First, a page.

Americans, especially independents, have grown in favor of the House of Representatives’ impeachment inquiry, and a majority now perceive the inquiry to be a very serious matter. Many Americans consider the motive behind President Donald Trump’s phone call with Ukrainian President Volodymyr Zelensky to be political and say it is unacceptable for a president to seek a foreign leader’s assistance for political gain. Still, Americans divide about the idea of impeachment. They are more likely to believe the fate of Trump’s presidency should be decided at the ballot box rather than through the impeachment process.
A majority of Americans (52%) approve of the House’s impeachment inquiry while 43% disapprove. Approval of the House’s investigation has increased to a net +9 percentage points from a net +3 points in the late September NPR/PBS NewsHour/Marist Poll. At that time, Americans divided, 49% to 46%. Among independents, there has been a 19-point shift in favor of the inquiry. The impeachment probe now receives approval from a majority of independents (54% to 41%). Two weeks ago, 44% approved, and 50% disapproved.
“Both Democratic and Republican party bases are locked in on the impeachment inquiry,” says Dr. Lee M. Miringoff, Director of The Marist College Institute for Public Opinion. “But, Democrats are winning round one with independents who have moved in their direction.”
A majority of Americans (51%) also consider the impeachment inquiry to be a very serious matter while 46% say the nature of the investigation is just politics. Residents divided (50% to 48%, respectively) in the late September NPR/PBS NewsHour/Marist Poll. Independents now divide. 47% perceive the impeachment inquiry as a very serious situation, and 49% consider it a political ploy. Previously, 52% of independents viewed the inquiry as political maneuvering and 45% described it as very serious. Also of note, one in five Republicans (20%) consider the inquiry to be very serious, up from 14% two weeks ago.
The extent to which Americans are following the news coverage of the inquiry matters. 58% of those who are very closely or closely following the news think it is a serious matter. 55% who are not as plugged in believe it is just politics.
More than six in ten Americans (61%) report following the news about the impeachment inquiry, down from 68%. 39% are paying little or no attention to the coverage at all, up from 32%. The shift is most prominent among those who are paying very close attention to the proceedings, 31% down from 37%.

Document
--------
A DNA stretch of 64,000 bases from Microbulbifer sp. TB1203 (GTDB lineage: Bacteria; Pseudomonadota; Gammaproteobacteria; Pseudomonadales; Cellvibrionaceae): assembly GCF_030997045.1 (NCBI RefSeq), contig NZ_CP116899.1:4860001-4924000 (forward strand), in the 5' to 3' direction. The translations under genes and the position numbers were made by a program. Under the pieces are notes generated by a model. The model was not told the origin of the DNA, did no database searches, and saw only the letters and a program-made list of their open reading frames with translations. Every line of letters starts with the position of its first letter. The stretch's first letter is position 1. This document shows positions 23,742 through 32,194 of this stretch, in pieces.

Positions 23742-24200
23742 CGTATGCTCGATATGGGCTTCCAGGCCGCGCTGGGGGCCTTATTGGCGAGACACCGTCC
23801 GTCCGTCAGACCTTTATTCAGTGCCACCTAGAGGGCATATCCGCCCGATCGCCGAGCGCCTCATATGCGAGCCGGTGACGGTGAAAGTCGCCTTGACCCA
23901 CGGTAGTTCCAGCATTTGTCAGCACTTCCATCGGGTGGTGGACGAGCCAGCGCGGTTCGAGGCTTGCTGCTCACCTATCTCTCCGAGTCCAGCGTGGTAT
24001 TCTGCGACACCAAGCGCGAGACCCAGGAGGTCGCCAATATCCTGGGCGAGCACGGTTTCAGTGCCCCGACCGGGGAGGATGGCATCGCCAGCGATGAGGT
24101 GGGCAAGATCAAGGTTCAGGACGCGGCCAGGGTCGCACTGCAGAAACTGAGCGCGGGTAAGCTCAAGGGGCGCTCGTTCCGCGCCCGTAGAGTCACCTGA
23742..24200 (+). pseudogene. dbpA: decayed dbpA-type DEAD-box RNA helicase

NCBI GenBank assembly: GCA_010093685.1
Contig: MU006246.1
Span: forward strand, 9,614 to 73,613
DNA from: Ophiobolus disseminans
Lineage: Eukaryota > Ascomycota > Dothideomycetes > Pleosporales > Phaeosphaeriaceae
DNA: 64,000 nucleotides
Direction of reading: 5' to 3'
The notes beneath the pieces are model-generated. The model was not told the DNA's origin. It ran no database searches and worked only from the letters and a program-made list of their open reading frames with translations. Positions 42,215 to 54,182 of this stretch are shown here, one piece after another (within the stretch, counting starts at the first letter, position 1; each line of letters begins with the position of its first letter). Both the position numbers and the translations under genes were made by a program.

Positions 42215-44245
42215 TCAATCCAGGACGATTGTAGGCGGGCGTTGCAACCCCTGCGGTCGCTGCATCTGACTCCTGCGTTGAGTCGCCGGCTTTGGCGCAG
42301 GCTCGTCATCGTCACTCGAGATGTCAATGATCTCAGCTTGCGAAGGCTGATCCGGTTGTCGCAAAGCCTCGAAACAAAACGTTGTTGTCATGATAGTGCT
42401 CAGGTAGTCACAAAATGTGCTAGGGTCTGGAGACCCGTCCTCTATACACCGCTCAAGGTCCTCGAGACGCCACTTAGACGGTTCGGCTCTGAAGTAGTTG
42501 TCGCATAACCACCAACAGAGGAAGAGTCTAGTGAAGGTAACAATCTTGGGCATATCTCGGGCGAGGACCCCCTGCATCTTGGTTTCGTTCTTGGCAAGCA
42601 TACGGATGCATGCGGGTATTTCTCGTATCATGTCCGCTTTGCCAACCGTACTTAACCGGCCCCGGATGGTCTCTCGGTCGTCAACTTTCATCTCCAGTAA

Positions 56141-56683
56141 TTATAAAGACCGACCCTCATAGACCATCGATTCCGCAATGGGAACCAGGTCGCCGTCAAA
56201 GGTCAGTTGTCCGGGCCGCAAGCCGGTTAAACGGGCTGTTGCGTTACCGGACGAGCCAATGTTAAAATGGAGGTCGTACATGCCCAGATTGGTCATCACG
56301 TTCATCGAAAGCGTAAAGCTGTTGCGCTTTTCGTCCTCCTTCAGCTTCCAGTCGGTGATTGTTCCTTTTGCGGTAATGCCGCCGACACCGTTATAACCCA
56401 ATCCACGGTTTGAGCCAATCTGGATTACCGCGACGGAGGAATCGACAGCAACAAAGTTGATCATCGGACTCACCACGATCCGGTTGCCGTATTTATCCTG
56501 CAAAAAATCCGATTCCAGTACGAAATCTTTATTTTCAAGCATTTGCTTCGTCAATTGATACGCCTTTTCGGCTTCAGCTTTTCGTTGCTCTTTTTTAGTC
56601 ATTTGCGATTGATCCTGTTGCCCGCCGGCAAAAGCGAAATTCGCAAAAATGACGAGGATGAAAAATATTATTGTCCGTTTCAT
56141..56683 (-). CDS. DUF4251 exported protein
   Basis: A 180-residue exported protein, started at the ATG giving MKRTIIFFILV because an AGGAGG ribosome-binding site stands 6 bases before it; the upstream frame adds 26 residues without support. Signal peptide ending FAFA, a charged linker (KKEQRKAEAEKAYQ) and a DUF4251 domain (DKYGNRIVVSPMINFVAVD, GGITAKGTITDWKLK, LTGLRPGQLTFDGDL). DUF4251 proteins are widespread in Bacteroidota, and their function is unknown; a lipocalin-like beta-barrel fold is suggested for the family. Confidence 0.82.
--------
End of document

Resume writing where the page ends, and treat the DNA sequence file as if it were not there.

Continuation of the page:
Nearly six in ten Americans (59%) think President Trump acted in the interest of his re-election campaign and not in the best interest of the American public (31%) during his conversation with the President of Ukraine. While partisan differences matter, even 21% of Republicans consider the president’s phone call to have been self-serving. A majority of independents (58%) and most Democrats (91%) agree.
More than two in three Americans (68%), including 94% of Democrats, 64% of independents, and a notable 40% of Republicans, say it is unacceptable for a president to ask a foreign leader to help investigate a political rival. Just 26% think such a tactic is acceptable including a majority of Republicans (52%).
Despite their perceptions of the inquiry and President Trump’s actions, Americans divide about whether or not Trump should be impeached. 49% support the impeachment of President Trump, and 47% oppose it. Republicans (93%) overwhelmingly oppose impeachment. Most Democrats (87%) support impeaching the president, but more than one in ten (11%) oppose it. Independents divide. 47% are in support of impeachment, and 46% oppose. Among Democrats and Democratic-leaning independents, those who identify as moderate (16%) are twice as likely as those who identify as progressive (8%) to oppose impeachment.
Americans are similarly divided about whether the U.S. Senate should vote to remove President Trump from office. 48% do not think the president should be removed. The same proportion think he should be. 93% of Republicans, 50% of independents, and even 11% of Democrats oppose removing the president from office. 85% of Democrats say the Senate should vote to remove Trump from office.
A majority of Americans (58%) report the fate of the Trump Presidency should be decided at the ballot box as opposed to through the impeachment process (37%). Most Republicans (93%) and nearly two-thirds of independents (65%) consider the electoral process to be the better arbiter of Trump’s actions than impeachment. Democrats consider impeachment to be the appropriate course of action (69%). A notable 24% of Democrats say the election is the better option.
Central to the impeachment debate is a whistleblower within the intelligence community who filed a complaint about the contents of Trump’s call with the President of Ukraine. Nearly six in ten Americans (59%), including 34% of Republicans, say the identity of that individual should be protected. 38% of adults think it should be revealed.
The impact of impeachment is multi-faceted. Half of Americans (50%) fear that Congress’ legislative agenda will stagnate once impeachment hearings begin. 42% believe Congress will continue to work on other policy initiatives.
Americans’ differ on the impact the impeachment dispute will have on the 2020 presidential election. 44% think it is more likely to help the Democratic candidate for president. A similar 43% say the issue of impeachment is more likely to help President Trump’s re-election bid. About one in five Democrats and Republicans think the issue of impeachment will give the opposing party’s candidate an upper hand in the election. A plurality of independents (43%) say Trump will be the benefactor. 40% report it will bolster the Democratic candidate’s chances.
Half of Americans think President Trump’s inclusion of former Vice President Joe Biden’s name during his call with the President of Ukraine will hurt Biden’s chances of becoming the Democratic nominee. 28% say Biden’s electoral prospects will be helped by the phone call. Nine percent percent say it will have no impact, and 13% are unsure. Regardless of party identification, at least a plurality believes the mention of Biden in the call harms the former vice president’s chances of being the Democratic nominee.